Guarding empty homes
Landlords should seek legal advice before hiring ‘guardian’ services to protect their property, says Ben Halsey, senior associate at Lewis Silkin
Parties, including registered providers, involved in development projects may from time to time face the problem of keeping a vacant site secure before existing structures can be demolished.
Often such sites are vulnerable to squatters. This can be a headache for a number of reasons. In particular, because of the subsequent difficulty of recovering vacant possession, whether through the courts or with the help of the police depending on the nature of the property, and with resulting costs.
In addition, an often overlooked point is that once a site is occupied, a landowner may leave themselves open to possible public liability claims from occupants (even if that occupation is unlawful). For example, the Occupier’s Liability Act 1984 places a limited duty of care on owners to keep trespassers safe when using their premises, even though they are trespassers.
These risks can in certain circumstances be addressed in practice through the use of an onsite ‘guardian’ service. This will usually involve a company that takes responsibility for managing the occupation of the property by licensees, often referred to as guardians, who will live in the property during the period. Usually, the existing property does not have to be residential. In any event, there may be aspects of the proposed arrangements which need to be addressed from the point of view of the local planning authority.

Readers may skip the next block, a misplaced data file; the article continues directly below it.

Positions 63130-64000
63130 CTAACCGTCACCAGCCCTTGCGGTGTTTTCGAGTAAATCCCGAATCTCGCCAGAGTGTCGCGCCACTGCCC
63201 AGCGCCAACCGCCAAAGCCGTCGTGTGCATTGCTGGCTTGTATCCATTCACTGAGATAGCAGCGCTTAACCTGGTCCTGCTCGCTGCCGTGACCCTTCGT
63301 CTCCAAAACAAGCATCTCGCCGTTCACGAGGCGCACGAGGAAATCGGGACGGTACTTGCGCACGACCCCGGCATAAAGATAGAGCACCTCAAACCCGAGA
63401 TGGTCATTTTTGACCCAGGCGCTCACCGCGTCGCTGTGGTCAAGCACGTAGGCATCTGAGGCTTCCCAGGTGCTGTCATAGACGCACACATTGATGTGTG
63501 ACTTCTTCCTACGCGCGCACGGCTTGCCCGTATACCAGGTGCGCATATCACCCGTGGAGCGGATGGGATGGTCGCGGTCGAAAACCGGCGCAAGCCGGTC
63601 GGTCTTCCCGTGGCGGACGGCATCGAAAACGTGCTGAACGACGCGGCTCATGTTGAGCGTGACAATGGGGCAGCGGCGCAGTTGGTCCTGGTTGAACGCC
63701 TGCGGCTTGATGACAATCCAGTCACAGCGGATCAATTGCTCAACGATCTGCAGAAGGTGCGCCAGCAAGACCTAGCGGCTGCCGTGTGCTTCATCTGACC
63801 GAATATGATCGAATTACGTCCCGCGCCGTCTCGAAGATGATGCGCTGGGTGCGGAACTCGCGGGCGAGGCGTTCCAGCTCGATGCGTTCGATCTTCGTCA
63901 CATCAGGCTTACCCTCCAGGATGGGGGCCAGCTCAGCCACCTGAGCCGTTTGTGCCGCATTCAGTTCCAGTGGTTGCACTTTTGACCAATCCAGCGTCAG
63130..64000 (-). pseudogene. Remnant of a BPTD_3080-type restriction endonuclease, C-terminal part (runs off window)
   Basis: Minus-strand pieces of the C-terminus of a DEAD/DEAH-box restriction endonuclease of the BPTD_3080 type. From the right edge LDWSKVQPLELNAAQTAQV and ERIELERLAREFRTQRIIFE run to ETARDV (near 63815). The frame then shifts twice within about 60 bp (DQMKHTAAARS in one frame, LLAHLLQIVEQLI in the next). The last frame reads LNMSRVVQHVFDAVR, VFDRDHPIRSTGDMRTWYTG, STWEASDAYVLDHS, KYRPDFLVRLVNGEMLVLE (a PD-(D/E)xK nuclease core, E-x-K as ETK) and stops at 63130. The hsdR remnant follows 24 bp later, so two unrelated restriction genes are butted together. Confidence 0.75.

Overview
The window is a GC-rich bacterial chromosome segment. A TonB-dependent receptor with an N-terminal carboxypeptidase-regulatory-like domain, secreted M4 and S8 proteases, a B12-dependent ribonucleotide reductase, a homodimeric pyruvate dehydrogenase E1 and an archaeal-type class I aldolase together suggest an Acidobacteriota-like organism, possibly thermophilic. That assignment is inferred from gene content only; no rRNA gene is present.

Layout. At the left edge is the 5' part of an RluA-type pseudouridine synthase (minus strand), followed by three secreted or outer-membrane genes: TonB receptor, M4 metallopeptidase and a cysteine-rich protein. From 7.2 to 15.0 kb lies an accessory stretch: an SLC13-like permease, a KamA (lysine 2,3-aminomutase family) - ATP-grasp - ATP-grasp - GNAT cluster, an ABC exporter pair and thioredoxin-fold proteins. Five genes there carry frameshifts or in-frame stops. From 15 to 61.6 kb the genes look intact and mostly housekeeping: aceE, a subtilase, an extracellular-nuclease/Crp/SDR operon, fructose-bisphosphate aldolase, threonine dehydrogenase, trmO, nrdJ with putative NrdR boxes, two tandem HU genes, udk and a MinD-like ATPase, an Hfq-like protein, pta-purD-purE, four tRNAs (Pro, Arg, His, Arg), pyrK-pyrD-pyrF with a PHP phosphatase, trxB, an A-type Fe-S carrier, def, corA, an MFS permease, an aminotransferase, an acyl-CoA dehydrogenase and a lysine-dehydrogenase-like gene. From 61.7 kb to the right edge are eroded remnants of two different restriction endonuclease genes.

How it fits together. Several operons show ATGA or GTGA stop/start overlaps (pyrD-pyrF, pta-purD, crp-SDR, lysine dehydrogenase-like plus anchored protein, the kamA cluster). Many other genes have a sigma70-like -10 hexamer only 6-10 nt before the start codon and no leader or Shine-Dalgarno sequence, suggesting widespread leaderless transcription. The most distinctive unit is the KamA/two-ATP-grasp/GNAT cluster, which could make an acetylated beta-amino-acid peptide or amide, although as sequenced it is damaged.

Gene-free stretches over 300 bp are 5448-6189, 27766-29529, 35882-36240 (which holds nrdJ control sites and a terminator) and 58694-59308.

Such schemes are usually intended to save an owner money on hoarding and other traditional security employment costs.
There are a few potential traps landlords considering these schemes should watch out for. As owner you will need to be satisfied with the relevant notice periods for termination of the arrangements, both as regards to the individual licensees (even if you have no direct relationship with them) and the overall management arrangement with the company providing the service.
The basis on which parties are permitted occupation (and their legal status as licensees) will also need to be tied down.
The situation that you don’t want to find yourself in is where you are ready to take back the site and begin demolition or development, only to find that there is an issue securing vacant possession - precisely what you were trying to avoid.
Many companies offer such guardian services but they will usually require property owner parties to sign up to standard documentation. While this is usually presented as a tried and tested formula, legal advice should almost certainly be sought, even if it is simply to request a brief ‘health check’ of the proposed arrangements on a site-by-site basis.